Alliteration, Consonance and Assonance? Oh boy! Any of you familiar with my work should know that I absolutely love all three of these things, maybe a little too much. Nevertheless…
- Alliteration – Reoccurrence of an identical consonant phoneme at the beginnings of closely arranged words, but only for stressed syllables.
- Consonance – Repetition of consonant phonemes within closely arranged words, stressed or unstressed, and can occur anywhere in the word.
- Assonance – Like consonance, but with vowels.
Example: “Fire fighter”
- The “f” phoneme is alliteration
- The “r” phoneme is consonance
- The “i” phoneme is assonance
This is also an instance of approximate rhyme, and fun to say if you’re as easily amused as I am.
Well, there are a number of ways in which to exploit these features. I will name a few, but understand this is by no means a comprehensive list. As always, I encourage experimentation and community analysis over rote learning.
- They can be used to pinpoint or advertise stresses within a given line. For example, “We knew that love was not enough.” This should read, “We KNEW that LOVE was NOT eNOUGH” even if you never saw the line before, unless you’re William Shatner, in which case you would say, “WE KNEW that LOVE [pause] WASNOTENOUGH.”
- So long as they are not overused, they add a gratifying aesthetic quality, regardless of the tone of the line. “They rustle in the ditches, they tug and hang on the hedge.”
- But you can overuse them on purpose for humorous effect: “Peter Piper picked a peck of pickled peppers.”
- You can use multiple phonetic intensives within the same or adjacent lines to add emphasis. [No, we did not cover phonetic intensives yet. In short, certain words with similar connotations share a particular phoneme. For example, flare, flicker and flame all suggest light and rapid movement.]
“But Your Highness,” I like to pretend you say, “for how long does the ear retain a given phoneme?”
So far as I know, flatterer, there’s no hard science to determine this. As a rough guideline, based on my personal experience, I would say about twenty syllables, but this depends upon the idiosyncrasies of the piece. If you’re unsure, consider having someone read it for you to get some fresh ears on it.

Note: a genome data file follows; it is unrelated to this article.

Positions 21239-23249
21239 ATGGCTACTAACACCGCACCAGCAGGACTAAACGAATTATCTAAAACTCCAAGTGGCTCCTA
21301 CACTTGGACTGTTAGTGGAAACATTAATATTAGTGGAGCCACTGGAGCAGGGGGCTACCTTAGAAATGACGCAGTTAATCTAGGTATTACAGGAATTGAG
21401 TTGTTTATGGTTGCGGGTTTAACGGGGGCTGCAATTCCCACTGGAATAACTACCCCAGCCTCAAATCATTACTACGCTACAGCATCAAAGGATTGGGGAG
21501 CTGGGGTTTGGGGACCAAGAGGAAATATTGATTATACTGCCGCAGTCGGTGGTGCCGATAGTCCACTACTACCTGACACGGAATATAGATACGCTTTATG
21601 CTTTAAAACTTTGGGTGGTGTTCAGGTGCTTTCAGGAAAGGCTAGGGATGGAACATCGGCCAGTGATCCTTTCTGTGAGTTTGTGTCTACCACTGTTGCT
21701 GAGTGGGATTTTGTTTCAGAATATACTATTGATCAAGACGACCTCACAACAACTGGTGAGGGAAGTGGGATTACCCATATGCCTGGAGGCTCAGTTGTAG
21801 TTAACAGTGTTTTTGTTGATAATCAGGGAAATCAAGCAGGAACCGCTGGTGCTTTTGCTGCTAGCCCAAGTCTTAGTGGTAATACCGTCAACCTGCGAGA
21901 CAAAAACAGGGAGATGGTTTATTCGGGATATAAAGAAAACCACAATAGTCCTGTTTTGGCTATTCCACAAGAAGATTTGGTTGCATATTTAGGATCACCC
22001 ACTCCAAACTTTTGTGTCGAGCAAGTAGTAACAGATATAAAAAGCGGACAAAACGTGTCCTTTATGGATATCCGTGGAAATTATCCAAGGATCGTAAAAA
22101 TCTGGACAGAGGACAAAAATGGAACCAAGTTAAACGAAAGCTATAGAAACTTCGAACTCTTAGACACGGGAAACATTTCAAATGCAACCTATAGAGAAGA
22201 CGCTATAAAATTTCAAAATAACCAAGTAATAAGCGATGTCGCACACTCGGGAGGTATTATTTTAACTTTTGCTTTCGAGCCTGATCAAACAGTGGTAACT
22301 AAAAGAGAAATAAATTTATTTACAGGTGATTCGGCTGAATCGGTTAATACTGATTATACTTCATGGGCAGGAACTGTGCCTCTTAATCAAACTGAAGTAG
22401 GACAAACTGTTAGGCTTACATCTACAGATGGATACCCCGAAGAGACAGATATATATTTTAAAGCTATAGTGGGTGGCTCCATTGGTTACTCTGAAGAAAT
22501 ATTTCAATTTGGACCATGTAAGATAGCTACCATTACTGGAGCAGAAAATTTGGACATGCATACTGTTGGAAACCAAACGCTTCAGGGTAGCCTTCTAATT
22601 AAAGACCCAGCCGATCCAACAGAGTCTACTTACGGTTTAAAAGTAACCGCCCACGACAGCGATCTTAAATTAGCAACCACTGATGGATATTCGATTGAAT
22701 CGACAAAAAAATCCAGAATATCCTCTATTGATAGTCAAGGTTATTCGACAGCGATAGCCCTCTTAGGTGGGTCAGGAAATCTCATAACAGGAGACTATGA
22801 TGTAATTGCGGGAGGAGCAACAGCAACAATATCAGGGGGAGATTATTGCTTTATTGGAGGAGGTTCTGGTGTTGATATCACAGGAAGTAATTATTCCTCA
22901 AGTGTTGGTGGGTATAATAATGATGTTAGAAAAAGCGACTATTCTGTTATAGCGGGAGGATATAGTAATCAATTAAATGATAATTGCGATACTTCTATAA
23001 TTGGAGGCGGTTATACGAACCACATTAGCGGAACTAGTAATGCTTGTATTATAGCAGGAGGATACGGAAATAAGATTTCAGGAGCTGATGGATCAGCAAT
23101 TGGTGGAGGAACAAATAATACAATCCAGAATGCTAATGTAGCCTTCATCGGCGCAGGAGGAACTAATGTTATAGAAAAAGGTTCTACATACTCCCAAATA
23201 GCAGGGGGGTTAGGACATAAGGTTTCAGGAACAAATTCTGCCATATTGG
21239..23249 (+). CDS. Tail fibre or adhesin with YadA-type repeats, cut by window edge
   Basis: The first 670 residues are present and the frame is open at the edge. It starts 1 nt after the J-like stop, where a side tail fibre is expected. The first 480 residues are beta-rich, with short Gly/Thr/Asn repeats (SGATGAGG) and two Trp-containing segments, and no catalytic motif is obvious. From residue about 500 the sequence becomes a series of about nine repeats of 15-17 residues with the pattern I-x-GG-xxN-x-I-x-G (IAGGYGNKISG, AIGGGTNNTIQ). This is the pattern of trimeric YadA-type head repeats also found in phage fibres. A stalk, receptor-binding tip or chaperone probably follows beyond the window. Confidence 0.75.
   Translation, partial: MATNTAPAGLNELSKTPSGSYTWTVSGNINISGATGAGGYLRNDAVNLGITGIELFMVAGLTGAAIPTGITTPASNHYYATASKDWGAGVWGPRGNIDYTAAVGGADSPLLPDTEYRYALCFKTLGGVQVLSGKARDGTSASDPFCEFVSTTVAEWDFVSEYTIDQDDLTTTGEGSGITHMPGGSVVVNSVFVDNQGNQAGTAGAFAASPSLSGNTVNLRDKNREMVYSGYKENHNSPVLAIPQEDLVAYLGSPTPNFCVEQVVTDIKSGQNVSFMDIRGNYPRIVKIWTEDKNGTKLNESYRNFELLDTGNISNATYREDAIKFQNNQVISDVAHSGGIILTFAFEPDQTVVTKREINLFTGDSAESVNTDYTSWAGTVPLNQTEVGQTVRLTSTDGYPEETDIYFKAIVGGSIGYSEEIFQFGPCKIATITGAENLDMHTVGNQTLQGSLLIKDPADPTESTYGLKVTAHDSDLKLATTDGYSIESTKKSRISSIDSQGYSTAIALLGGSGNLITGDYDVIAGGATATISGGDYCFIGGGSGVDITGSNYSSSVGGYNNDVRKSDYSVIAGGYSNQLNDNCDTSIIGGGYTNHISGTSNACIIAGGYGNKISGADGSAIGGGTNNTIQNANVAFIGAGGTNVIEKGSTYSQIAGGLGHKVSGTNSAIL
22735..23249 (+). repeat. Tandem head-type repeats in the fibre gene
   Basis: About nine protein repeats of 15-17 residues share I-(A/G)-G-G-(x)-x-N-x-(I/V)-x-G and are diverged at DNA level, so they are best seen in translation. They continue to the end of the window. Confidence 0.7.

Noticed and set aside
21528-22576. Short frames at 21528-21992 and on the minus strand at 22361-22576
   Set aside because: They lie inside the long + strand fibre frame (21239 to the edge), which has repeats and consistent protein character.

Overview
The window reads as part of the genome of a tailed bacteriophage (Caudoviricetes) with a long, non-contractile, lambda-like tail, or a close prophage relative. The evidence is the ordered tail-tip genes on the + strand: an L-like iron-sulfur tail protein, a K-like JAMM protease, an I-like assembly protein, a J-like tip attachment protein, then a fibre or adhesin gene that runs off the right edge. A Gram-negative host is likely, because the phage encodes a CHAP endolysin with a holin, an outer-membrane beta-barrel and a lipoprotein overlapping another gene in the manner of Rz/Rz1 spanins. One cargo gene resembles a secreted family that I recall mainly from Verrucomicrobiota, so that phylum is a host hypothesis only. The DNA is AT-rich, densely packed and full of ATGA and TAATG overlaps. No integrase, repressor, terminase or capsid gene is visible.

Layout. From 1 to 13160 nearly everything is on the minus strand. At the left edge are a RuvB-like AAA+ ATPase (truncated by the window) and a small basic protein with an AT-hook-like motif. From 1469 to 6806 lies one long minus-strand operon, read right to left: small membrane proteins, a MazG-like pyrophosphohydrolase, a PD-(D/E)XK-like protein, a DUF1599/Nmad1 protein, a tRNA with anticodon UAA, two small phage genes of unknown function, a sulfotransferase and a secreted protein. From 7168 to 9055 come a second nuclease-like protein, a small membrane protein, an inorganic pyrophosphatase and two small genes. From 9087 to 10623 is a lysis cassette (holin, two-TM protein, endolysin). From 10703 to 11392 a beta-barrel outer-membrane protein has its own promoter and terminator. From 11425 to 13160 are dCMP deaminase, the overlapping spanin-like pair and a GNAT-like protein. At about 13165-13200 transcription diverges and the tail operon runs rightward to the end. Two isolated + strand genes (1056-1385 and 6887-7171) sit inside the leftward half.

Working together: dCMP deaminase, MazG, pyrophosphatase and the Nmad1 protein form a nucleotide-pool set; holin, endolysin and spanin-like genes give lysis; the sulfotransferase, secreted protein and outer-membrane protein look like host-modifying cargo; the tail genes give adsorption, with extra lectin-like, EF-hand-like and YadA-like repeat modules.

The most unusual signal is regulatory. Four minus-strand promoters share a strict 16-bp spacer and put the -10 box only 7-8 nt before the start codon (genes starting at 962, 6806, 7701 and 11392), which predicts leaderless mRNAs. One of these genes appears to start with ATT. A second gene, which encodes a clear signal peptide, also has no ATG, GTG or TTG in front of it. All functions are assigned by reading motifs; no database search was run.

The number one pitfall here is overuse. It is easy to do, and it isn’t always apparent to oneself when this has occurred. In my experience, you can get away with three, maybe four instances of alliteration with the same phoneme per twenty syllables or so (it just depends). Consonance and assonance are more forgiving: my advice is, again, to have someone else read it. If they laugh, you overdid it.
Of course, if you’re dispersing your alliteration, consonance and/or assonance over the space of several lines, so long as instances are occurring close enough together, the ear will retain the phoneme for as long as you continue the chain. This can be either a hindrance or a help.
Unstressed grammatical linkage (the, of, a, etc.) doesn’t have nearly the impact on the ear as stressed syllables do, so don’t obsess about the small fry. More often than not, you won’t have to worry about it.
Although alliteration can be used to draw attention to a stressed syllable, it cannot “force” a stress where none exists.
Beware the letter S.
Remember, the phoneme is what matters, not the letter. “Gopher” and “giant” don’t alliterate because the G in “giant” is pronounced like a J.
Select three writing utensils of three different colors, and a poem of your choice. Associate each color with either alliteration, consonance or assonance, then circle and link all instances. I will include an excerpt from Swinburne’s “Atalanta In Calydon” in the following post for a striking (if goofy) example.
You are under no obligation to utilize these features, but simply be conscious of them as you compose.